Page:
For the last month, malware known as CryptoLocker has been making its way around the web. It runs on a victim’s computer where it then encrypts user-created files on the local hard drive and any mapped network drives where the user has write access. There are at least three variants of CryptoLocker out there. The first version of CryptoLocker demanded $100 to be paid for the private key to decrypt your files. A second variant worked the same but demanded $300. A third version has been seen that does not request payment and does not provide a means to decrypt the files; it is purely malicious.
Much of the information on CryptoLocker has been curated in this thread over at Bleeping Computer.
CryptoLocker scans the computer and encrypts files based on their extension:
*.odt, *.ods, *.odp, *.odm, *.odc, *.odb, *.doc, *.docx, *.docm, *.wps, *.xls, *.xlsx, *.xlsm, *.xlsb, *.xlk, *.ppt, *.pptx, *.pptm, *.mdb, *.accdb, *.pst, *.dwg, *.dxf, *.dxg, *.wpd, *.rtf, *.wb2, *.mdf, *.dbf, *.psd, *.pdd, *.eps, *.ai, *.indd, *.cdr, ????????.jpg, ????????.jpe, img_*.jpg, *.dng, *.3fr, *.arw, *.srf, *.sr2, *.bay, *.crw, *.cr2, *.dcr, *.kdc, *.erf, *.mef, *.mrw, *.nef, *.nrw, *.orf, *.raf, *.raw, *.rwl, *.rw2, *.r3d, *.ptx, *.pef, *.srw, *.x3f, *.der, *.cer, *.crt, *.pem, *.pfx, *.p12, *.p7b, *.p7cThe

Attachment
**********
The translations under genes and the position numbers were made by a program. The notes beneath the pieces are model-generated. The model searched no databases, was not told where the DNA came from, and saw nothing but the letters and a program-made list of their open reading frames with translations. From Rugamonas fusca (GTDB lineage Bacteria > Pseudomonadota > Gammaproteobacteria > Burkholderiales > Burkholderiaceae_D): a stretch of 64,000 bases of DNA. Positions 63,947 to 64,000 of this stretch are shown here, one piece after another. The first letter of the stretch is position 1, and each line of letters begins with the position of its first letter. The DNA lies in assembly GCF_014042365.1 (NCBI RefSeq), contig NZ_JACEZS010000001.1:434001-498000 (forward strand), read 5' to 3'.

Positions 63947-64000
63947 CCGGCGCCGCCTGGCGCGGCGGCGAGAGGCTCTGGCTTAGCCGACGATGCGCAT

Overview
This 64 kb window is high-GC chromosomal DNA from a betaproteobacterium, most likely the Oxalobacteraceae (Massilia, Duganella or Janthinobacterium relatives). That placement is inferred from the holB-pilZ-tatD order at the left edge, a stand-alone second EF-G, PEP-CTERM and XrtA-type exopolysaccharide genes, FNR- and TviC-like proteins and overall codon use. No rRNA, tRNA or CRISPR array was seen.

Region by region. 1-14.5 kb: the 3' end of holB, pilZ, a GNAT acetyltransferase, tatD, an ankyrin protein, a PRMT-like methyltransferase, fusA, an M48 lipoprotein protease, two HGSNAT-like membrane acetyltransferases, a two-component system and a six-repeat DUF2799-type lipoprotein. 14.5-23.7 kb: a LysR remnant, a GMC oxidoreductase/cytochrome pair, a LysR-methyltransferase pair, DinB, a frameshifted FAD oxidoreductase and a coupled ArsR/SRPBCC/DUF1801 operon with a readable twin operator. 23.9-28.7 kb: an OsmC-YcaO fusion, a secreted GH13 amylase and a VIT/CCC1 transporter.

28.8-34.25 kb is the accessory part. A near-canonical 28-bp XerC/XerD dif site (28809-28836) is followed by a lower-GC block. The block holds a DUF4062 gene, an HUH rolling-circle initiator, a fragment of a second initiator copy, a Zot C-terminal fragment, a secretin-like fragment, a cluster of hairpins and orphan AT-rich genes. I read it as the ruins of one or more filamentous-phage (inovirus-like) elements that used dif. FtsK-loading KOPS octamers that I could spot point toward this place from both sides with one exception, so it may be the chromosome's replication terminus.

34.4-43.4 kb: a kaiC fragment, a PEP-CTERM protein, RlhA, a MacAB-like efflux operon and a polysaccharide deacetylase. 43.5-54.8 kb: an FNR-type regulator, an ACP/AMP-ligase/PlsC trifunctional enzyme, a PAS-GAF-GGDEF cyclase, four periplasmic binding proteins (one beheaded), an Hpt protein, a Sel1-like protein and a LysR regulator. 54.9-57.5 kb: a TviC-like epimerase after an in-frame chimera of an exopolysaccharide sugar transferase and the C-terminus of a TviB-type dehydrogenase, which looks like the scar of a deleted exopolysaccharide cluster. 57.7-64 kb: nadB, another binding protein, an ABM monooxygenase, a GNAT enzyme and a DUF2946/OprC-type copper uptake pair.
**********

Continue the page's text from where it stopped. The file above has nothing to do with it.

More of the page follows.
According to a few people that have paid the ransom, it does successfully decrypt the files though it takes a while to do so. The best plan to prevent concerns of CryptoLocker is to have good backups in place. Another suggestion is to use Group Policy to apply a Software Restriction Policy that forbids .exe files to run under the AppData folder and sub-folders.
The software uses the Registry to store a “map” to the files it has encrypted and uses it to decrypt the files once it receives the key after the ransom is paid. If that’s the route you plan on taking, then be sure to not delete that Registry tree during an investigation.
CryptoLocker is currently spreading as an an email attachment (typically appearing to come from Fedex, UPS, etc.), as an exploit kit on compromised websites, or through Trojans pretending to be need for playing videos.